The use of language is especially problematic, since a great majority if not all of the terms involved in these scientific studies, surveys, etc. are inherently entangled with questions of value, which, to say it yet again, science actively refuses to consider. Science therefore cannot accept these terms with their ‘dictionary definitions’, which are meaningless to science: science must, in preparation of all its research, and before the empirical moment itself, define these words in terms accessible to its method. But this involves a fundamental violation of the terms in question, a distortion and indeed perversion of human language, which inevitably colours the results of the studies that are performed, in ways that are unpredictable to the subjects of the same, since they are not supplied these definitions and indeed are not expected to know anything about them. Science must act in this manner and not in another on account of its need to control variables within its research; it cannot establish correct experimental method without being able to establish the terms in question as set variables. This small but absolutely decisive fact makes science incapable of approaching the human world philosophically; it is intrinsically incapable of asking Socratic questions (‘What is justice?’, ‘What is courage?’, ‘What is man?’ etc.), and indeed turns the philosophical model, founded on Socratic ignorance, on its very head: while the philosopher presupposes his limited knowledge of human things and sets out from that limited knowledge to understand the broad world of human things as they are, science presupposes a broad artificial knowledge of human things and sets out to understand, through that utterly refractive lens, a set of highly delimited questions.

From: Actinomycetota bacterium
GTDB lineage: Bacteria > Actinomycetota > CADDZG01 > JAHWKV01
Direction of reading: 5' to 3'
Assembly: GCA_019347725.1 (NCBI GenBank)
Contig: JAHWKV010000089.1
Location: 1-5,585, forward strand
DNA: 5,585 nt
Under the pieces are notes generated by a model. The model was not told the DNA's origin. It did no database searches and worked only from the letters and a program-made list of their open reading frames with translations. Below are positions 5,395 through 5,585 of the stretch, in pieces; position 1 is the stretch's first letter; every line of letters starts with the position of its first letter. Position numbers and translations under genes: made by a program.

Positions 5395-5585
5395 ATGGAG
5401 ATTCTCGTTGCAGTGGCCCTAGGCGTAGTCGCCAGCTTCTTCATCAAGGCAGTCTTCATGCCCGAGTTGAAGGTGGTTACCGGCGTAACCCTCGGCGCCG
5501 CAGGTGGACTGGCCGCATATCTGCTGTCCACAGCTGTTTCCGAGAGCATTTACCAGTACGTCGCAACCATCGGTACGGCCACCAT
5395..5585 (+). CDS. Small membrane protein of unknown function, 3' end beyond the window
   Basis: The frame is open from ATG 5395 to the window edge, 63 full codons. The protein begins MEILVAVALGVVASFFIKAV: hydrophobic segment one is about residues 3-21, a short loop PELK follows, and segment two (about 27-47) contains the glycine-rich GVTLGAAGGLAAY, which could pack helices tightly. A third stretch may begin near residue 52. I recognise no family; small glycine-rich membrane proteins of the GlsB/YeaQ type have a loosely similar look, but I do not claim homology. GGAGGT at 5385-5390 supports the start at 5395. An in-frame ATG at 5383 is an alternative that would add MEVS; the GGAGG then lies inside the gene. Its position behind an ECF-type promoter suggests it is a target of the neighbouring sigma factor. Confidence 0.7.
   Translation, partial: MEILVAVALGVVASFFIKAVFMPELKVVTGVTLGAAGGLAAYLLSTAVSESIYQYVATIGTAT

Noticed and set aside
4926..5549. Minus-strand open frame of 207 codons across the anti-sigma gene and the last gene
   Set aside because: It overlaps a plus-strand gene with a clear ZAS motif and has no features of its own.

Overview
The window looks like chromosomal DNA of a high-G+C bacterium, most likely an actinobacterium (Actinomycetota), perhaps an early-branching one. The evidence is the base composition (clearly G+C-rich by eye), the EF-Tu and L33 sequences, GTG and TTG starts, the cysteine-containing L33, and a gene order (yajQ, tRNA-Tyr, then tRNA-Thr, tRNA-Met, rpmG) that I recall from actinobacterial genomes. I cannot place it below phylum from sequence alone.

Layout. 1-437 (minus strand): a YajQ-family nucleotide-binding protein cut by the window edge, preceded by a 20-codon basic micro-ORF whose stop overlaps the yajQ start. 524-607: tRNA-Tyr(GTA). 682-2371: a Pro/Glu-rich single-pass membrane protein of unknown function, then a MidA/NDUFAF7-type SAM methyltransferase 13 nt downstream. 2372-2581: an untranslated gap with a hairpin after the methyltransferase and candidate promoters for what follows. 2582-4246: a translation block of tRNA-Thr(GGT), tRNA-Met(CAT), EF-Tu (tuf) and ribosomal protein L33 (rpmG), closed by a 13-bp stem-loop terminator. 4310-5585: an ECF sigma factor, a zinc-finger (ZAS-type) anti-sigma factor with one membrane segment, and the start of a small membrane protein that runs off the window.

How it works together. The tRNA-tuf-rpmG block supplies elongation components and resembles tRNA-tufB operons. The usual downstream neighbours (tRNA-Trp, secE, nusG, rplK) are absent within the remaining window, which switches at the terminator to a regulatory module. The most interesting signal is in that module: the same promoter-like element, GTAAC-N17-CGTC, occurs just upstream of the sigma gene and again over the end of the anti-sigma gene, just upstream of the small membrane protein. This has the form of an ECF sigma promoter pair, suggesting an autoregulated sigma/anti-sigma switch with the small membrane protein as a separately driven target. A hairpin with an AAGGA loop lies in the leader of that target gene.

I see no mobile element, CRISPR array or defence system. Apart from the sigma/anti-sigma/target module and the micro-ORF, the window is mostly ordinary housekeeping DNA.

The methods employed by the scientists themselves for navigating these difficulties, which we cannot dwell on particularly here, are ever and always at best but half-measures, and retain always the feel of scientistic artificiality. The root difficulty in all this can be traced back to what we have already stated in the foregoing reflections: science would understand human ‘values’ in terms of human ‘facts’, and for the rigid limitations it imposes on itself cannot so much as make that distinction perfectly clarion to itself.